Around the world, attention is being paid to unfamiliar ingredients emerging from Pre-Columbian Latin American foodways. Often these ancient foods are marketed for their nutritional value, exoticism, and "authenticity." Global interest in crops such as quinoa and amaranth has created an economic boom for producers, but often with the effect of driving the rural villagers who traditionally consumed these crops out of the marketplace in favor of first-world gourmets. While a great deal of traditional farming knowledge was lost during the Columbian Exchange, most of the ingredients being "discovered" today have enjoyed a long history of uninterrupted cultivation and consumption in their lands of origin. This class seeks to address the culture of colonialism and globalization that allows such ingredients to be simultaneously "discovered" and exploited, and the various issues of agency, ownership, and social justice that underlie the adoption of new foods from Latin America.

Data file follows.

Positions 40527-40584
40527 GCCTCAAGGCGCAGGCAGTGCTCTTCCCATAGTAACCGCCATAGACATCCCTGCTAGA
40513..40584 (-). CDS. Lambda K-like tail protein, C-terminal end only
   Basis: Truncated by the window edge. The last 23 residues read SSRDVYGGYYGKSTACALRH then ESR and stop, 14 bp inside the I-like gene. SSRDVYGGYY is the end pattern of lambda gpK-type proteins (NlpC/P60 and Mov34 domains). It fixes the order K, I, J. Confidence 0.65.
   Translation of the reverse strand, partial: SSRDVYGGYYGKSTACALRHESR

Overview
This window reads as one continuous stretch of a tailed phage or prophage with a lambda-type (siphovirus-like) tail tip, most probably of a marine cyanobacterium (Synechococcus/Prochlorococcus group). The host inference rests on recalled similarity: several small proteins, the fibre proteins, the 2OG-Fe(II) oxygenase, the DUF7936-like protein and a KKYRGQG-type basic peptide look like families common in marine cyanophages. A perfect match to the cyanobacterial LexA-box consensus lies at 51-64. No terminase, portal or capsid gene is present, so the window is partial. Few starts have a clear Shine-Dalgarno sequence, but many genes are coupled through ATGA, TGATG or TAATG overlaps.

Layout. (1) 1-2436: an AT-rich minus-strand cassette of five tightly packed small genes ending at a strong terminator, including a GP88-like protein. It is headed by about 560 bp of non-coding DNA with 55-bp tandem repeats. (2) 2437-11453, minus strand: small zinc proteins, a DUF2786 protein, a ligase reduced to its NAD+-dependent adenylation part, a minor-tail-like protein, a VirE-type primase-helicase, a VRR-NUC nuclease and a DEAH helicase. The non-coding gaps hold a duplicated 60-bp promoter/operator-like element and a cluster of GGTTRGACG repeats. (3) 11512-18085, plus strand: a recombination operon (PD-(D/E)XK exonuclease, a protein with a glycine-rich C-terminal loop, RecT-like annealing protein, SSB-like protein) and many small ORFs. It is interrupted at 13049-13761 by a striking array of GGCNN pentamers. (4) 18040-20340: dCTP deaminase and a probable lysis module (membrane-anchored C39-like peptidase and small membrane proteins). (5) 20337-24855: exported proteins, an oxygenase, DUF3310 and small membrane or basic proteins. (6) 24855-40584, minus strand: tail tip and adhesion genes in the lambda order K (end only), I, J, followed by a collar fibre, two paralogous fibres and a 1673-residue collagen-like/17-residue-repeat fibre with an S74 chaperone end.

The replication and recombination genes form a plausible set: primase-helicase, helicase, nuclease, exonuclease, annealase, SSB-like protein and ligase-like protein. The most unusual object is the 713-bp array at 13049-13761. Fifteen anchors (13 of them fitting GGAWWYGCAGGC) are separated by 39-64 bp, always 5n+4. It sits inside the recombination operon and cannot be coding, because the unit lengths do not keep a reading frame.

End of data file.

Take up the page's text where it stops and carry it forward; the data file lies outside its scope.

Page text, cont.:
College Writing (LITC-100).